Monday, September 28, 2009

Why Hogsett Exited 2011 Mayoral Race Before It Began

While Indianapolis attorney and former Indiana Secretary of State Joe Hogsett took himself seriously as a Democratic candidate for the 2011 Indianapolis mayor's race, few people within his own party felt the same way. Some wondered why he would think the party would nominate a three-time loser to one of the most coveted political offices in the state. Others wondered why the partners at his law firm would allow his candidacy to potentially wreck the firm's much-coveted legal work for the Capital Improvement Board, a gig worth about a million a year thanks to a decision early in the Ballard administration to continue using the firm despite the considerable financial support it provided to Bart Peterson's re-election campaign in 2007. Not even his former boss, Sen. Evan Bayh, was expected to lend any support to a Hogsett mayoral campaign. And jokes were already circulating about whether he would take a new wife, something that has coincided with some of his prior electoral bids. Local Democratic blogger, Terry Burns of Indianapolis Times, broke news of Hogsett's early departure from the race today. To date, only the campaign of Democratic candidate Melina Kennedy, a former deputy mayor to Bart Peterson and unsuccessful candidate for Marion Co. Prosecutor, appears to be getting serious traction in this race.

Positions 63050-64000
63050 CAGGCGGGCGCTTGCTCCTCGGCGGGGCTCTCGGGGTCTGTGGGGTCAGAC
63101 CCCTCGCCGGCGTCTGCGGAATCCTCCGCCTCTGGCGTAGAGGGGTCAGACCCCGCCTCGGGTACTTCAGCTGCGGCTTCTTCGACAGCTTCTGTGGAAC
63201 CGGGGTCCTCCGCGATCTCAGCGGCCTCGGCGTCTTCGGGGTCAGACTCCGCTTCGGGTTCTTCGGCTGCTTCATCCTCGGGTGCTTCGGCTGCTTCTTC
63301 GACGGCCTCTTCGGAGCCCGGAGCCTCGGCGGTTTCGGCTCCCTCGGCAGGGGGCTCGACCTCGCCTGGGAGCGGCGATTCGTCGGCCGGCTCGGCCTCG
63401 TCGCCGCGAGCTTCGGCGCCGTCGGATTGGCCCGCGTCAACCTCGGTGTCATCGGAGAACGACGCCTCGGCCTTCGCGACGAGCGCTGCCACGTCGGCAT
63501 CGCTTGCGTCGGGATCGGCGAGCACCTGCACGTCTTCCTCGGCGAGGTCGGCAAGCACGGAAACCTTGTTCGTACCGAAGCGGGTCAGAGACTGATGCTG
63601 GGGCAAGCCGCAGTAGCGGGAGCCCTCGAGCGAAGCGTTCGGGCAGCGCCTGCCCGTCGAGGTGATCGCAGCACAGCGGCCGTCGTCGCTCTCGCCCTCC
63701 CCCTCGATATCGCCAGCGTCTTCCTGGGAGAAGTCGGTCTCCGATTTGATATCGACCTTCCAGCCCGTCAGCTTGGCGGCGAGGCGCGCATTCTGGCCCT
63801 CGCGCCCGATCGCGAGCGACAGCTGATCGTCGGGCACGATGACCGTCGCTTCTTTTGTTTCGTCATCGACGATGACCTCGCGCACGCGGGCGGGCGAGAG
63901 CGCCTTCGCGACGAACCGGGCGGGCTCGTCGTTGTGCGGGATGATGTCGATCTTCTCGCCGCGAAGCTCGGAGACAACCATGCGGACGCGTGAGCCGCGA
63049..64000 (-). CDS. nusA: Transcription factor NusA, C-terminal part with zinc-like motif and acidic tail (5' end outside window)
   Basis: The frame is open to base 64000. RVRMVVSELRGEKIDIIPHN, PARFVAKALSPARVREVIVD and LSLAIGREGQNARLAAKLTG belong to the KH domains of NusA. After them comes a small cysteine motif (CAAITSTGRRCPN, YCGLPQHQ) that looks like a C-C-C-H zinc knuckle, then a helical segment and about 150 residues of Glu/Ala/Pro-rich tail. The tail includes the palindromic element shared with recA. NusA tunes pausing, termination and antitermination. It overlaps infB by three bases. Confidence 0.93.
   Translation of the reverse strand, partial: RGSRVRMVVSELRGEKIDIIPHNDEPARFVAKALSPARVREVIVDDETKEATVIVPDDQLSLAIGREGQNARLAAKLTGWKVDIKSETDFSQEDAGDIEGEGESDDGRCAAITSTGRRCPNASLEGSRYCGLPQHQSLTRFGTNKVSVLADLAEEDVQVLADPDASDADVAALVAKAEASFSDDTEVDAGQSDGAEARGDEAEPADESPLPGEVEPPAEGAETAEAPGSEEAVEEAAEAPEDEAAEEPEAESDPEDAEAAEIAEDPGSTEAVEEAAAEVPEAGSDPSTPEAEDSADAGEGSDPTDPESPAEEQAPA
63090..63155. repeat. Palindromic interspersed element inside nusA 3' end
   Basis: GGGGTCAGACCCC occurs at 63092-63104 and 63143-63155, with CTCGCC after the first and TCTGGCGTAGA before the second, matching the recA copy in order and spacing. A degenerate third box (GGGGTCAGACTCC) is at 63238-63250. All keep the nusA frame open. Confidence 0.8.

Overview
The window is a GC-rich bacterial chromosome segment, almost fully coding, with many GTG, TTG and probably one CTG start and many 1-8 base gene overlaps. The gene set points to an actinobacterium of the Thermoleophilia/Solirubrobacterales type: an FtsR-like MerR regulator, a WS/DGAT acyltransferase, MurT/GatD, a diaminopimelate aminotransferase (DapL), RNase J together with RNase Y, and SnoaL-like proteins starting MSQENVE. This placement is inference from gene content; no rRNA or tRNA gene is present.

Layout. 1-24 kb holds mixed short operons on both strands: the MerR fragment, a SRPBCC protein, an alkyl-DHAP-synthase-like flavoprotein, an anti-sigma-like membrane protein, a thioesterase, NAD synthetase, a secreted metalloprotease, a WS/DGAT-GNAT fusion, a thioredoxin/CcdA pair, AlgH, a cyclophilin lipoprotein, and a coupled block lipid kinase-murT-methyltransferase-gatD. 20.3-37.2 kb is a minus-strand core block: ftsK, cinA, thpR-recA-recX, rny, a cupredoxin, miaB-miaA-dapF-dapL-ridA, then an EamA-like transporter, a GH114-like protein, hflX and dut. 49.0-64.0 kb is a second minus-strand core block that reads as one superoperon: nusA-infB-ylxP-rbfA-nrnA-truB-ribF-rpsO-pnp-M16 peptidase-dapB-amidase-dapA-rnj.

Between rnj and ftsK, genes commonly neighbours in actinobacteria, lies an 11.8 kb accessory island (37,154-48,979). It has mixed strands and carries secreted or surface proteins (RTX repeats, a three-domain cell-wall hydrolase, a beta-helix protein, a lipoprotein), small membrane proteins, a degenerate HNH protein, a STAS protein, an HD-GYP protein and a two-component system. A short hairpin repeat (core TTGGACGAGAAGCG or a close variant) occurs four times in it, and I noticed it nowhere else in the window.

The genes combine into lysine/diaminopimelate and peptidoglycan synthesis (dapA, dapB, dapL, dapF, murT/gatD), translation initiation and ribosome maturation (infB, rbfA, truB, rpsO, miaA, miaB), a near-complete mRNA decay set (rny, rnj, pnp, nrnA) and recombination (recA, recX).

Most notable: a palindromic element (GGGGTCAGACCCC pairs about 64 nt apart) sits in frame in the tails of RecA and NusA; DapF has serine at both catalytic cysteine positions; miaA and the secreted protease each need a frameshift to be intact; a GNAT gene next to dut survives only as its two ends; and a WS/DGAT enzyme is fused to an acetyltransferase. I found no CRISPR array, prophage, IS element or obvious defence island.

11 comments:

iPOPA said...

It's absolutely not true that nobody in the party supported Joe. In my conversations with Democratic activists, in fact, support was almost evenly-split. Yes, everybody was aware Joe had as a liability losing three races, but two of those were "sacrificial lamb" contests when the party had no candidate and he stepped in the breach (2000 AG) or no real chance to win (Congress, 1994).

By the way, I know a two-time loser, and a lot of your Republican colleagues want to call him Governor or Mr. President. His name is Mike Pence (He lost to Phil Sharp in 1988 and 1990).

Advance Indiana said...

There's a big difference with Mike Pence. He was running for the same office against the same incumbent congressman. Joe bounced around as a candidate from office to office. He certainly didn't consider himself a sacrificial lamb in any of those races, particularly the race for Congress against David McIntosh. Hogsett had far greater name recognition than the unknown McIntosh going into that race.

iPOPA said...

OH! I see. As long as you run for the same office and get beaten repeatedly, you're okay? Phew. I'm sure Ron Paul is breathing a sigh of relief. Sorry, but the only difference between Joe and Pence is that Pence won the last won. If Joe had been elected AG, we wouldn't even be having this conversation.

Advance Indiana said...

My point is that Pence was focused on running for Congress. Joe was grasping for any office that came along just to be a candidate. There's a big difference.

Jon E. Easter said...

Not true at all AI. Nice hatchet job.

Advance Indiana said...

If I was looking to do a hatchet job on Joe, there are far worse things I could have written about him.

Paul K. Ogden said...